I note with deep interest that several Countries have been stressing the importance of building capacity. Barbados is ever-conscious of this need and so, through a Community Technology Programme, it is providing training in ICTs for thousands of Barbadians in their own communities, at times convenient to them. This is but one step in our efforts to promote a culture of entrepreneurship, whereby as many persons as possible will be encouraged to use their newly acquired skills to generate income for themselves and their families.

It has also been most encouraging to see young children as well as senior citizens participating actively in this programme, particularly those persons who might not otherwise have been able to access the technology.

Mr. President, in the spirit of the Geneva Plan of Action, we are in the final stages of preparing a national strategy to assist us in making full use of ICTs for stimulating national development.

Barbados is committed to the most efficient use of ICTs in every aspect of economic and social development of the country as well as the Caribbean Community region as we engage in the development of the CARICOM Single Market and Economy. In so doing, we believe that the technology issues are secondary to the human problems of organizational structure and business process change that will be necessary to maximize the effectiveness of our investment in technology.

On the issue of financing, Mr. President, I believe very strongly that the International Community needs to do more to improve access by developing countries, in order to support development initiatives in the area of ICTs.

Again, we wish to underscore the importance we attach to the commitment made by developed countries in the Monterrey Consensus, and other fora, to provide 0.7% of their Gross National Product in the form of Official Development Assistance.

As we look to the future, I believe that more than ever, we must be prepared to work together in this common cause. Indeed, as we renew our commitment to realizing the Millennium Development goals and to fight the ills of this world such as hunger and malnutrition, poverty in all its forms and reduce the effects of natural disasters, we should seek to exploit the virtues of ICTs to enhance our actions.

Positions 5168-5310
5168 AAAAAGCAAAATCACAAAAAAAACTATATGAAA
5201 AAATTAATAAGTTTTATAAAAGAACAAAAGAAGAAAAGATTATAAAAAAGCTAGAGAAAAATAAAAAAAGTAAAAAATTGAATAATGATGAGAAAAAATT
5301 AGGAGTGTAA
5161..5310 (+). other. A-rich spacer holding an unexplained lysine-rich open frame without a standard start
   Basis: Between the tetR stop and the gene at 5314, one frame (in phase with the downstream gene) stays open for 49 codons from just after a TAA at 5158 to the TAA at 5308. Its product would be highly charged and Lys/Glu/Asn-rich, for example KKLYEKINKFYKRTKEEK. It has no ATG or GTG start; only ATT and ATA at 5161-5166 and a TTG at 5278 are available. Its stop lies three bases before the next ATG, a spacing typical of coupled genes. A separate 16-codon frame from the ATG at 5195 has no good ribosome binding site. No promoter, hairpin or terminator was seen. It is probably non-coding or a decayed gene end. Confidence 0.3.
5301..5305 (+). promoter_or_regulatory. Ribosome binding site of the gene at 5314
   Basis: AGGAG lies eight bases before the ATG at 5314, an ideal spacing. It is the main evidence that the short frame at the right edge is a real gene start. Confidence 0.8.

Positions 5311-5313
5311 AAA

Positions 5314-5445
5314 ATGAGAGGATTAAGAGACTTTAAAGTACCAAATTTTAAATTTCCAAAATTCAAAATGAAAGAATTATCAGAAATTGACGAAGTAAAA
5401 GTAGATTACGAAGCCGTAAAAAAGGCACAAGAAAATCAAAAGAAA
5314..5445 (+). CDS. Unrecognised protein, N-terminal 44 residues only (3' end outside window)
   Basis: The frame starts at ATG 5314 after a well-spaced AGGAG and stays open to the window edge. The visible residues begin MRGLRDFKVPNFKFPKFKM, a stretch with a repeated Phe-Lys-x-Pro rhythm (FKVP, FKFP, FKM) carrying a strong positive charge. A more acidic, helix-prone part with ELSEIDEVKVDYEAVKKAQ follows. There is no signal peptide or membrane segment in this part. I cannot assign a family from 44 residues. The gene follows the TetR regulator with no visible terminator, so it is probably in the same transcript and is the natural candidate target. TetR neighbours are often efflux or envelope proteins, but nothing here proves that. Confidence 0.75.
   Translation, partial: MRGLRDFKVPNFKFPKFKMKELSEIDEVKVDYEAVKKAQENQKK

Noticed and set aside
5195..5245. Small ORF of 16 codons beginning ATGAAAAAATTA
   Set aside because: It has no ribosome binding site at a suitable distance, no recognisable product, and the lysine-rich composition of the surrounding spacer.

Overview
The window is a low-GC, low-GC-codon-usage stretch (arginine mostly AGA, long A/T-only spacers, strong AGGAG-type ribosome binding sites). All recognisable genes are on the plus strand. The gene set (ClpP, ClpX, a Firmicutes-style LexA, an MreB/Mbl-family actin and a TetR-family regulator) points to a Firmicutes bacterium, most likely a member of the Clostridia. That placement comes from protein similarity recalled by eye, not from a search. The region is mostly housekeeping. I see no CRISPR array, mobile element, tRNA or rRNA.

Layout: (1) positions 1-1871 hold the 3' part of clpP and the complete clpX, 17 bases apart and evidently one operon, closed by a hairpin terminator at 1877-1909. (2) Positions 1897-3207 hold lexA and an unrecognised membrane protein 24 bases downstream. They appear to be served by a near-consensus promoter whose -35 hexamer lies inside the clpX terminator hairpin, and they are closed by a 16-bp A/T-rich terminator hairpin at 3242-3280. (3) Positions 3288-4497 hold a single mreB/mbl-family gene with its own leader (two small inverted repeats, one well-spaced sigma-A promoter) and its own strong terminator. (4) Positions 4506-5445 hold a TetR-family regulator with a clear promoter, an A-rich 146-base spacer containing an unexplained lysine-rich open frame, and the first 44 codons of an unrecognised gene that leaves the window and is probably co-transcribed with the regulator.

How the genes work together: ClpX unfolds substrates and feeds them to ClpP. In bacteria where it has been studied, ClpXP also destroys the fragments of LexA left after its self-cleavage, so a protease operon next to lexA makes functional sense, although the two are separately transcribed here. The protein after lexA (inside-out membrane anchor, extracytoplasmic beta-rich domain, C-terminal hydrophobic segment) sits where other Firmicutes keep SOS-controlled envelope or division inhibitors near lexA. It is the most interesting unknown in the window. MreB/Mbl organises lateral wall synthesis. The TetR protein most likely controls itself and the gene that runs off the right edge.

Mr. President, we wish to commend the efforts of all those persons who participated in the preparatory process for the Summit and especially the dialogue on Internet governance. Additionally, we wish to compliment all those who worked so tirelessly to make the Internet what it is today. For the Internet is clearly an international resource which we must all ensure that we safeguard.

The World Summit on the Information Society process has been instructive for us all and we have gained much from the dialogue and expanded participation of the business community and civil society. Similarly, we have all gained from an appreciation of our cultural differences and diverse national considerations. No matter how strong our differences were at times, our fundamental common interests of humanity for improvement for all mankind allowed us to reach consensus on the thorniest issues.

We are satisfied that all those who believe in multilateralism, transparency and democracy will find that the proposed forum for Internet governance will provide an indispensable and desirable space for dialogue such that we can better cope with any new and unforeseen challenges.

Let us recommit to building a knowledge-based, all-inclusive Information Society where all States can have a reasonable opportunity to share in the benefits of development and a real opportunity to improve the quality of life of their people.

I thank you.





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Updated : 2005-11-18